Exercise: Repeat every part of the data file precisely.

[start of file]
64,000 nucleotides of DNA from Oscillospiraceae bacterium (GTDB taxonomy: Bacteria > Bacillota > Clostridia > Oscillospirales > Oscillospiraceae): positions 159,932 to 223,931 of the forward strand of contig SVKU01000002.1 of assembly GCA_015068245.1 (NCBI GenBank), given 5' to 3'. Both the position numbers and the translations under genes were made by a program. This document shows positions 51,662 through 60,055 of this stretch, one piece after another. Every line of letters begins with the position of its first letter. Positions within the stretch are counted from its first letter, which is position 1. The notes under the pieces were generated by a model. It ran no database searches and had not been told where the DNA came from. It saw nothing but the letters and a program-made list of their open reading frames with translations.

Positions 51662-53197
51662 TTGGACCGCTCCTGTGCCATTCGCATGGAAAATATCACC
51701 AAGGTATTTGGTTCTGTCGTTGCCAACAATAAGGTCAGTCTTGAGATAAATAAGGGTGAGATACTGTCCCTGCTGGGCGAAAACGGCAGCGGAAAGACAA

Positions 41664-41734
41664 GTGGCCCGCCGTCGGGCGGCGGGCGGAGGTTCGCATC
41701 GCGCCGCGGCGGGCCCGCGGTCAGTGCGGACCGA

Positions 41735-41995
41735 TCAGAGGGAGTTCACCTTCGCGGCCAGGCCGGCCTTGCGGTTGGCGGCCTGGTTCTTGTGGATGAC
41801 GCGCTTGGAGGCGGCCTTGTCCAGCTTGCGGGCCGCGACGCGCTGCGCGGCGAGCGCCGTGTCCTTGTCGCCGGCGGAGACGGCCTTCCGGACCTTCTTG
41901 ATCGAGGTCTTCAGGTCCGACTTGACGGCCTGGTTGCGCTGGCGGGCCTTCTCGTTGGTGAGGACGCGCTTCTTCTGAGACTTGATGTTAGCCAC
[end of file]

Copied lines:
64,000 nucleotides of DNA from Oscillospiraceae bacterium (GTDB taxonomy: Bacteria > Bacillota > Clostridia > Oscillospirales > Oscillospiraceae): positions 159,932 to 223,931 of the forward strand of contig SVKU01000002.1 of assembly GCA_015068245.1 (NCBI GenBank), given 5' to 3'. Both the position numbers and the translations under genes were made by a program. This document shows positions 51,662 through 60,055 of this stretch, one piece after another. Every line of letters begins with the position of its first letter. Positions within the stretch are counted from its first letter, which is position 1. The notes under the pieces were generated by a model. It ran no database searches and had not been told where the DNA came from. It saw nothing but the letters and a program-made list of their open reading frames with translations.

Positions 51662-53197
51662 TTGGACCGCTCCTGTGCCATTCGCATGGAAAATATCACC
51701 AAGGTATTTGGTTCTGTCGTTGCCAACAATAAGGTCAGTCTTGAGATAAATAAGGGTGAGATACTGTCCCTGCTGGGCGAAAACGGCAGCGGAAAGACAA

Positions 41664-41734
41664 GTGGCCCGCCGTCGGGCGGCGGGCGGAGGTTCGCATC
41701 GCGCCGCGGCGGGCCCGCGGTCAGTGCGGACCGA

Positions 41735-41995
41735 TCAGAGGGAGTTCACCTTCGCGGCCAGGCCGGCCTTGCGGTTGGCGGCCTGGTTCTTGTGGATGAC
41801 GCGCTTGGAGGCGGCCTTGTCCAGCTTGCGGGCCGCGACGCGCTGCGCGGCGAGCGCCGTGTCCTTGTCGCCGGCGGAGACGGCCTTCCGGACCTTCTTG
41901 ATCGAGGTCTTCAGGTCCGACTTGACGGCCTGGTTGCGCTGGCGGGCCTTCTCGTTGGTGAGGACGCGCTTCTTCTGAGACTTGATGTTAGCCAC